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Music review: Ghostpoet's latest - shaking off desperation for hope

PUBLISHED : Saturday, 21 March, 2015, 10:57pm
UPDATED : Friday, 17 April, 2015, 4:56pm

Shedding Skin
Ghostpoet
Play It Again Sam

The third album from Coventry-born, Mercury Prize-nominated mumbler Obaro Ejimiwe, aka Ghostpoet, sees a shift away from the sparse electronic beats that formed his first two critically acclaimed albums towards more indie alt-rock textures.

Self-produced and recorded with a full backing band, there's a more natural warmth to the gritty realism: the left-field, street-poet moody monologues here are of a hopeful melancholy, rather than the depressing desperation of previous album Some Say I So I Say Light. Despite the live instrumentation, the smoky trip-hop fug still hangs heavy, but the emcee's engaging Saaf London drawl is allowed more space to breathe and flow.

The atmospheric guitars and drums mimic the hypnotic glitchy beats, with Ejimiwe's baritone complemented by a diverse array of guest vocalists. On Be Right Back, Moving House, Maximo Park's Paul Smith adds some ghostly vocals, while soulful songstress Nadine Shah appears on two tracks, X Marks the Spot and That Ring Down the Drain Kind of Feeling, a song about self-doubt and the unpleasantness of lost love: "I'm back where I started again/ Left broken hearted/ But maybe my heart's on the mend", Shah mournfully slurs over a solitary guitar riff, juxtaposing nicely with Ejimiwe's languid delivery. "She was the apple of my eye/ But that apple turned rotten".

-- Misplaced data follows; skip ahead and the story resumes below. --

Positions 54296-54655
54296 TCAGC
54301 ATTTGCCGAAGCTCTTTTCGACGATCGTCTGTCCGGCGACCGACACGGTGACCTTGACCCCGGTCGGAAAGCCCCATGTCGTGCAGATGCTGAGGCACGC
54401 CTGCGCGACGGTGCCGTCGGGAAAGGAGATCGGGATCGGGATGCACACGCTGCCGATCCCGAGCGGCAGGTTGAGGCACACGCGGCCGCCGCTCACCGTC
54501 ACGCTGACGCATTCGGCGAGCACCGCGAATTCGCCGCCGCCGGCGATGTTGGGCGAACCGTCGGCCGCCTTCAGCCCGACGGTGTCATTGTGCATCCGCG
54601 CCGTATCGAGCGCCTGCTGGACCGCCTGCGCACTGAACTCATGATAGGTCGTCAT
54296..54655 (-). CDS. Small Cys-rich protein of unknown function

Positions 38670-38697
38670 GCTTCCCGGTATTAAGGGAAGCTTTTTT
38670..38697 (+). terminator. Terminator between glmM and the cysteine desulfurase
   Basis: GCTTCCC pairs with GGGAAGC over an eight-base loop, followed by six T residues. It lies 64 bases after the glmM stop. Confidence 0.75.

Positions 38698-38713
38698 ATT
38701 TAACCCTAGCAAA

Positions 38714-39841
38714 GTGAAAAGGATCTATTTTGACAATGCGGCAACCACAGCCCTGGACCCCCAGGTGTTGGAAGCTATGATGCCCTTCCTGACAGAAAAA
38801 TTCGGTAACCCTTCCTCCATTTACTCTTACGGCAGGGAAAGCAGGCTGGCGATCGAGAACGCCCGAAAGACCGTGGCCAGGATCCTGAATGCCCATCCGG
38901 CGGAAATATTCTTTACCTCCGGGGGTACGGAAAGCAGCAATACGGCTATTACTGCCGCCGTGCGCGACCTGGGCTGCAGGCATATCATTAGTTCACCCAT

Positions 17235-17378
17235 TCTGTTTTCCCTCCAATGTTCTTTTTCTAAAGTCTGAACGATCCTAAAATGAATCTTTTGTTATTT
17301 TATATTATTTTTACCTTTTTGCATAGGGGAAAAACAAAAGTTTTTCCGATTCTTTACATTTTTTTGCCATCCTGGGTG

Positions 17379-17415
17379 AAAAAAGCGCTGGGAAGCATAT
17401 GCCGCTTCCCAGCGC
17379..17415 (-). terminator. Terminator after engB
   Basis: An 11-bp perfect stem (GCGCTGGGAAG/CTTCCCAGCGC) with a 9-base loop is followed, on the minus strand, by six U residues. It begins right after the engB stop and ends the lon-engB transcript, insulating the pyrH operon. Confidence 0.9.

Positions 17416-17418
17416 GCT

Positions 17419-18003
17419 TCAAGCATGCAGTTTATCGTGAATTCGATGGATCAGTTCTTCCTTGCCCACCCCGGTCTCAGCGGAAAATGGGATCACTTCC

On the Etta Bond duet Yes, I Helped You Pack, about domestic violence, Ejimiwe evokes the claustrophobic best of Maxinquaye-era Tricky. Shedding Skin is an album of intense storytelling that brings a welcome glimmer of light to dark days.